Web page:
EPA awareness is high, their budget even higher. The administration in Washington is doing all it can to turn the country green. Businesses from coast to coast are cooperating, establishing multiple objectives relating to the environment. In addition to enhanced enforcement, state and federal regulations greatly incentivize these green efforts. Energy saving, recycling, and VOC conservation programs are in full bloom this spring.
This article touches upon air and groundwater protection and how some industries have modified their processes using equipment specifically designed to reduce environmental contaminants.
The control of volatile organic compounds (VOCs) has been a concern in this country for decades and has been mandated for the past 20 years. The Clean Air Act of 1990 created standards to protect public health by requiring sources to control emissions from hazardous air pollutants. EPA regulates these standards as charged in CFR 40 part 63.
The release of VOCs must be controlled, even in small quantities. Following are examples of how organizations in the aerospace and furniture industries are complying with these regulations.
A major airline received multiple EPA citations for violations of the following sections of Subpart GG: National Emission Standards for Aerospace Manufacturing and Rework Facilities (NESAM):
- Section 63.741 – Designation of Affected
Sources: (1)(i) All hand wipe cleaning operations
constitute an affected source.
Section 63.742 – Definitions: Cleaning operation means collectively hand wipe, spray gun, and flush–cleaning operations. Hand wipe cleaning operation means the removal of contaminants such as dirt, grease, oil, and coatings from an aerospace vehicle or component by physically rubbing it with a material such as a rag, paper, or cotton swab that has been moistened with a cleaning solvent. Cleaning solvent means a liquid material used for hand wipe, spray gun, or flush-cleaning. Aerospace facility means any facility that produces, reworks, or repairs in any amount any commercial, civil, or military aerospace vehicle or component.
Section 63.744 – Cleaning Operations Standards: (a) Housekeeping measures. (1) Place solvent-laden cloth, paper, or any other absorbent applicators used for cleaning aerospace vehicles or components in bags or other closed containers immediately after use. Ensure that these bags and containers are kept closed at all times except when depositing or removing these materials from the container. Use bags and containers of such design so as to contain the vapors of the cleaning solvent. (2) Store fresh and spent cleaning solvents used in aerospace cleaning operations in closed containers.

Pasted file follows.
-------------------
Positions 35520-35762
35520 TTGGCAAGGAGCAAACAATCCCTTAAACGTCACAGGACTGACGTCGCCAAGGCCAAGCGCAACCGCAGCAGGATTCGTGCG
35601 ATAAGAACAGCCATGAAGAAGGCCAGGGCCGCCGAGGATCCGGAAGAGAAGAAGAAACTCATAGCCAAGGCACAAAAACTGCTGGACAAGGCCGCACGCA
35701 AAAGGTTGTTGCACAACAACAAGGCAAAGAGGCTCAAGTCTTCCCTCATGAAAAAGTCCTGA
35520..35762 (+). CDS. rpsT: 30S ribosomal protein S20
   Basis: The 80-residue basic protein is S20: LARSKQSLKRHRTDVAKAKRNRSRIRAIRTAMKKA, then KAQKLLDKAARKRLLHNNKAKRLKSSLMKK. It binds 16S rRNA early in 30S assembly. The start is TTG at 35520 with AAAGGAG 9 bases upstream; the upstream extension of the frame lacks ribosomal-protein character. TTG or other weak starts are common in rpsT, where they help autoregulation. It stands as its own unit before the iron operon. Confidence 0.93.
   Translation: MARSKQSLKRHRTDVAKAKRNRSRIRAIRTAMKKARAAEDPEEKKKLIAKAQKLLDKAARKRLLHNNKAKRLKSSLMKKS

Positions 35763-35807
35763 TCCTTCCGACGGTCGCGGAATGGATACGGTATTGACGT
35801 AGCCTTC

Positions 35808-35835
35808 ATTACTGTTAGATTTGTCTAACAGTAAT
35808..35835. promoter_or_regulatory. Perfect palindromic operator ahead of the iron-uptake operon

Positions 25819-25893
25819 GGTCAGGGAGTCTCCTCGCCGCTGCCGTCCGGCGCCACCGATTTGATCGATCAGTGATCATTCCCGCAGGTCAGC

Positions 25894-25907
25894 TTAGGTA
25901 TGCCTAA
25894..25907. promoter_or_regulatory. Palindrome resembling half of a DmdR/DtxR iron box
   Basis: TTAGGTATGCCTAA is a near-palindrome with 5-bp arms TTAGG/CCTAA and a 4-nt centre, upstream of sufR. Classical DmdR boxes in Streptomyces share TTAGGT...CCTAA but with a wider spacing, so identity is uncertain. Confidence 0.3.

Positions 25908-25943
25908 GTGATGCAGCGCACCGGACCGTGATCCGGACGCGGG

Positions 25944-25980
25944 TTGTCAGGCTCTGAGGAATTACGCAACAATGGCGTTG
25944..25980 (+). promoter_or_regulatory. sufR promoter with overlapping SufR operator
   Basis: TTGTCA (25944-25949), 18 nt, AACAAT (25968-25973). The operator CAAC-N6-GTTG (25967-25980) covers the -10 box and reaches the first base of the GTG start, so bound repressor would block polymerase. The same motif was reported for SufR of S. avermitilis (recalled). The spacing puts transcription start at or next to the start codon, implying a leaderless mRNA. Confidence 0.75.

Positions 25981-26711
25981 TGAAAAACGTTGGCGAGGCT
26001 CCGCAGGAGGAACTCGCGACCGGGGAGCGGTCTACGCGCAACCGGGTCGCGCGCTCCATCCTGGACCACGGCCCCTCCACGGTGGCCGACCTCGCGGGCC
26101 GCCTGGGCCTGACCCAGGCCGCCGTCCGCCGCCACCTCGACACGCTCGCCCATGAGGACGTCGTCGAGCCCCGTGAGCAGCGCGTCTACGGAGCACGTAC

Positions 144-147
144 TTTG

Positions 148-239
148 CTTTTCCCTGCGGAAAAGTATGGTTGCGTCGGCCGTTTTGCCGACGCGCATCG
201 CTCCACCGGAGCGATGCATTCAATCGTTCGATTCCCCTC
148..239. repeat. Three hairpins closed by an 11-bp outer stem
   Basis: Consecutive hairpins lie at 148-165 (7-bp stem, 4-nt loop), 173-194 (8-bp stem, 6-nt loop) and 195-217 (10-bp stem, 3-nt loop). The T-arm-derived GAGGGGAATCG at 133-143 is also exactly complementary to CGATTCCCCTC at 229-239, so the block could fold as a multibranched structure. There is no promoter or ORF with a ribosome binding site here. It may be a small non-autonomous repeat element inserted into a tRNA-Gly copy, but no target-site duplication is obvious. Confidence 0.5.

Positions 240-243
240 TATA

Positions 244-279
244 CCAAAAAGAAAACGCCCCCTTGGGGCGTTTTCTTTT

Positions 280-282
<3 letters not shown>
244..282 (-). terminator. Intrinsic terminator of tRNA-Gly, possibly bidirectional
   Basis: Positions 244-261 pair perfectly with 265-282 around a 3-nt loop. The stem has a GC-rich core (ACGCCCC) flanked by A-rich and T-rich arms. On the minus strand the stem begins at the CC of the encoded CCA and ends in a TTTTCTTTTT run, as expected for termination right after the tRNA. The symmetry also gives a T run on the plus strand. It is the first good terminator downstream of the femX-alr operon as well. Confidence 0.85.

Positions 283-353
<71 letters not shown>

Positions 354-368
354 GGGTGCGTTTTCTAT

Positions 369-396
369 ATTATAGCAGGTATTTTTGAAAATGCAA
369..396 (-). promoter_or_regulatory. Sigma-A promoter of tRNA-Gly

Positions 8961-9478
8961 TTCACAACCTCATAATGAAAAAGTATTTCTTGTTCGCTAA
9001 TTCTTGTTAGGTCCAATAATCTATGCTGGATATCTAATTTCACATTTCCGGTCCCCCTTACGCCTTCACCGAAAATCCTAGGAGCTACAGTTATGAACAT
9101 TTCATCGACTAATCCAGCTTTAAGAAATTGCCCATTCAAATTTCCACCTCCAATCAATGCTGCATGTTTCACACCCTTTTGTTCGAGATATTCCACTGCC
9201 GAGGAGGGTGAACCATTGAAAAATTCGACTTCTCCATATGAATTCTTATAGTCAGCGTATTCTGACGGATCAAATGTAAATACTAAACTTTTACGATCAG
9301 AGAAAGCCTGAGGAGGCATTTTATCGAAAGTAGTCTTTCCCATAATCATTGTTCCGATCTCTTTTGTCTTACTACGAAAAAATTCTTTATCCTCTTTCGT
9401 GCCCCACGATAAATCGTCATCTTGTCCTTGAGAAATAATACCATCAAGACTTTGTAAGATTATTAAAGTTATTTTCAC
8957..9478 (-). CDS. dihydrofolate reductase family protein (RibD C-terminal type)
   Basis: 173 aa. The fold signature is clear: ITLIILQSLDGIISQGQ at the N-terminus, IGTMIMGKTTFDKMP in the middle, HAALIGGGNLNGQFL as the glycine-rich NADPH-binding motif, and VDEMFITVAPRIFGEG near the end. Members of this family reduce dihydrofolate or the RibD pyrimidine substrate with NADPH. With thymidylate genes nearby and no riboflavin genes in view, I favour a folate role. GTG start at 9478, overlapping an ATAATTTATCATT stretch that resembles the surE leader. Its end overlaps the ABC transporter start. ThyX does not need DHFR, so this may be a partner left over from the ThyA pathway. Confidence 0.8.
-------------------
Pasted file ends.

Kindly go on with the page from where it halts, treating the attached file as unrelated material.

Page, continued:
Furniture industry regulations include: 40 CFR Parts 9 and 63 - Final Standards for Hazardous Air Pollutant Emissions From Wood Furniture Manufacturing Operations; Final Rule, Section 63.803 Work practice standards, (g) Storage requirements. Each owner or operator of an affected source shall use normally closed containers for storing finishing, gluing, cleaning, and washoff materials.
A special mixing can was developed to help the furniture industry meet the EPA 40 CFR 63.803 (g) and EPA requirements for limiting VHAP (Volatile Hazardous Air Pollutants) emissions, while providing the same safeguards of the Safety Can for the Storage of Flammable and Combustible Liquids per OSHA 29 CFR 1910.106 to safely relieve internal pressure in the event of a fire.
Disposing of spent aerosol cans can be hazardous in any industry. Residual gas or product creates a pressure that must be relieved without VOC emission to the atmosphere. Designation for aerosols requires businesses to recycle or properly dispose of them as hazardous waste. A system is available to change spent aerosols from solid hazardous waste to a non-hazardous waste state.
Spill prevention, control and countermeasures
The SPCC rule requires owners or operators of onshore and offshore facilities to prepare and implement a plan for the prevention of oil spills. A spill of only one gallon of oil can contaminate one million gallons of water. Oil spills include both petroleum oils and non-petroleum oils.
Under the authority of the Federal Water Pollution Control Act and the Clean Water Act, the rule requires the demonstration of consideration for secondary containment solutions for containers 55 gallons and larger. Each secondary containment unit must:
- Hold the entire capacity of the largest container.
- Have sufficient freeboard to hold precipitation.
- Freeboard: the vertical distance to the lowest point of overflow.
- Adequate freeboard needs to be determined by the owner, or the operator or their engineer as outlined in their plan.
- Pallets that are sheltered do not require freeboard to hold precipitation. This would be implied under “good engineering practices".
Another way many companies are reducing their environmental footprint is by purchasing eco-friendly products. Manufacturers are stepping up their green efforts by offering products made of recycled materials or eliminating from products materials that are harmful to the environment. Consider this: one ton of this recycled material saves 163 barrels of oil (that’s 685 gallons), 5,774 KWH of electricity and 30 cubic yards of landfill space.
Organizations such as UL Environment are available to validate green claims covering a variety of products. An independent validation provides confidence to customers as opposed to a self-declared manufacturer’s claim.
Do your part
Whether your primary exposure is VOC emissions or SPCC compliance, there are steps you can take toward a greener path. Audit your existing exposures. Record where exposures exist and analyze each problem situation. Search for solutions â€” check the Internet, libraries, and vendors’ literature. Then apply the best solution to each problem.